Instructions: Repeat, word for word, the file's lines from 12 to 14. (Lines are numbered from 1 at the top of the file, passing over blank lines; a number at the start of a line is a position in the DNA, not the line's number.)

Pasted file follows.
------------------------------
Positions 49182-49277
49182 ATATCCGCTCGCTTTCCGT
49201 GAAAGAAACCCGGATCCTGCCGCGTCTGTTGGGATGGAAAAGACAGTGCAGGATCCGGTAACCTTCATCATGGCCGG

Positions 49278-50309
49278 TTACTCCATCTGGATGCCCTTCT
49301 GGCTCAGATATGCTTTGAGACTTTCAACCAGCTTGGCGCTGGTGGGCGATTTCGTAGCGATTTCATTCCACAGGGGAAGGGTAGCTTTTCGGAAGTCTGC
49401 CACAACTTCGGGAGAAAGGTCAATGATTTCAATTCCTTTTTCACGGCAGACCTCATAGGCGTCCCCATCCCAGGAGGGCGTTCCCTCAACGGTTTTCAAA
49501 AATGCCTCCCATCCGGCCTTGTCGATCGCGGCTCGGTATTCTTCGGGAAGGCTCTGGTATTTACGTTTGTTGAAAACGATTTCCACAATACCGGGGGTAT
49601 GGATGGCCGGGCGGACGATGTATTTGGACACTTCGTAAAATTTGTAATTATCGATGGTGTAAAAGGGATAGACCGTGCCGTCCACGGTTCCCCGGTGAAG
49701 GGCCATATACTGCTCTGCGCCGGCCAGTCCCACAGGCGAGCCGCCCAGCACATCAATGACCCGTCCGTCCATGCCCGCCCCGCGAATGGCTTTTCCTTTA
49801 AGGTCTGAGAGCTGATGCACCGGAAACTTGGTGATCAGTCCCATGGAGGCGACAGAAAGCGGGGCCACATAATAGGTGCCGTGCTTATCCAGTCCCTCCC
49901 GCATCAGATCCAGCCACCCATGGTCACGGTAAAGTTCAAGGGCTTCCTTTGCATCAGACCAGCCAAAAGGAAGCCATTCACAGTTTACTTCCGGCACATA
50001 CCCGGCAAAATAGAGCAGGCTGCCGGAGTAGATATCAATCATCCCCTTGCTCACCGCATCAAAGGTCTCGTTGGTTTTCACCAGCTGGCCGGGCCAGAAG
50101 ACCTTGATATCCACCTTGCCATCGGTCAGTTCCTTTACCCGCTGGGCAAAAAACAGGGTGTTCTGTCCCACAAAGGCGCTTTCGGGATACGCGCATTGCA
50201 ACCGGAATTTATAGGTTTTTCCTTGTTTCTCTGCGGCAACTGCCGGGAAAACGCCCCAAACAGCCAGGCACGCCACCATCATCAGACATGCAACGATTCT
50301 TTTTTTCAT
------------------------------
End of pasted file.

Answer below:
49901 GCATCAGATCCAGCCACCCATGGTCACGGTAAAGTTCAAGGGCTTCCTTTGCATCAGACCAGCCAAAAGGAAGCCATTCACAGTTTACTTCCGGCACATA
50001 CCCGGCAAAATAGAGCAGGCTGCCGGAGTAGATATCAATCATCCCCTTGCTCACCGCATCAAAGGTCTCGTTGGTTTTCACCAGCTGGCCGGGCCAGAAG
50101 ACCTTGATATCCACCTTGCCATCGGTCAGTTCCTTTACCCGCTGGGCAAAAAACAGGGTGTTCTGTCCCACAAAGGCGCTTTCGGGATACGCGCATTGCA